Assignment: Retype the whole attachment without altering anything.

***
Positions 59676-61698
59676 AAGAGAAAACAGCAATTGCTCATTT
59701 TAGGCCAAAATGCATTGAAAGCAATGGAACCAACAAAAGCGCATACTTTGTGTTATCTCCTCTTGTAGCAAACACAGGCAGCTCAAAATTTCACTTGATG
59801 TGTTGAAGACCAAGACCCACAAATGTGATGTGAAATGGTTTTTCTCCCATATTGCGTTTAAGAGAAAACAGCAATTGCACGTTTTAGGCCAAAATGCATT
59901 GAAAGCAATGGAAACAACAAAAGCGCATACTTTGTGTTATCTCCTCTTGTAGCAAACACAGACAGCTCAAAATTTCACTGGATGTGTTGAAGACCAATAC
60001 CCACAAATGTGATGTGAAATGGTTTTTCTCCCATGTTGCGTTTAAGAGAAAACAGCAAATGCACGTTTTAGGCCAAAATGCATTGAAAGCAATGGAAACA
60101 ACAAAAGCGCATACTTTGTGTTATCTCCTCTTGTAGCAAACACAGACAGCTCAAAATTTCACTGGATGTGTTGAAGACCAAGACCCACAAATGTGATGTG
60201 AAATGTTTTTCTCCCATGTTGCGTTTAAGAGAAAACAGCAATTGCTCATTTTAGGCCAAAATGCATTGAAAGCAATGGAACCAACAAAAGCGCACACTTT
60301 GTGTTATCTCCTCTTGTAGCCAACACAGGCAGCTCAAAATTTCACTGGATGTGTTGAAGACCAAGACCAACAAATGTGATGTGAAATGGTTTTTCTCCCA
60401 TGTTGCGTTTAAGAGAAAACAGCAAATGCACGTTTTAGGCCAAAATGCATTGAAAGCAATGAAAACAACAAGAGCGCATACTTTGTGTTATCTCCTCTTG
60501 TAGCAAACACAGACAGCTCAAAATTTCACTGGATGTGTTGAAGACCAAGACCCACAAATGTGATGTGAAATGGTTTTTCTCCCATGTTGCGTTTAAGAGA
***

Positions 59676-61698
59676 AAGAGAAAACAGCAATTGCTCATTT
59701 TAGGCCAAAATGCATTGAAAGCAATGGAACCAACAAAAGCGCATACTTTGTGTTATCTCCTCTTGTAGCAAACACAGGCAGCTCAAAATTTCACTTGATG
59801 TGTTGAAGACCAAGACCCACAAATGTGATGTGAAATGGTTTTTCTCCCATATTGCGTTTAAGAGAAAACAGCAATTGCACGTTTTAGGCCAAAATGCATT
59901 GAAAGCAATGGAAACAACAAAAGCGCATACTTTGTGTTATCTCCTCTTGTAGCAAACACAGACAGCTCAAAATTTCACTGGATGTGTTGAAGACCAATAC
60001 CCACAAATGTGATGTGAAATGGTTTTTCTCCCATGTTGCGTTTAAGAGAAAACAGCAAATGCACGTTTTAGGCCAAAATGCATTGAAAGCAATGGAAACA
60101 ACAAAAGCGCATACTTTGTGTTATCTCCTCTTGTAGCAAACACAGACAGCTCAAAATTTCACTGGATGTGTTGAAGACCAAGACCCACAAATGTGATGTG
60201 AAATGTTTTTCTCCCATGTTGCGTTTAAGAGAAAACAGCAATTGCTCATTTTAGGCCAAAATGCATTGAAAGCAATGGAACCAACAAAAGCGCACACTTT
60301 GTGTTATCTCCTCTTGTAGCCAACACAGGCAGCTCAAAATTTCACTGGATGTGTTGAAGACCAAGACCAACAAATGTGATGTGAAATGGTTTTTCTCCCA
60401 TGTTGCGTTTAAGAGAAAACAGCAAATGCACGTTTTAGGCCAAAATGCATTGAAAGCAATGAAAACAACAAGAGCGCATACTTTGTGTTATCTCCTCTTG
60501 TAGCAAACACAGACAGCTCAAAATTTCACTGGATGTGTTGAAGACCAAGACCCACAAATGTGATGTGAAATGGTTTTTCTCCCATGTTGCGTTTAAGAGA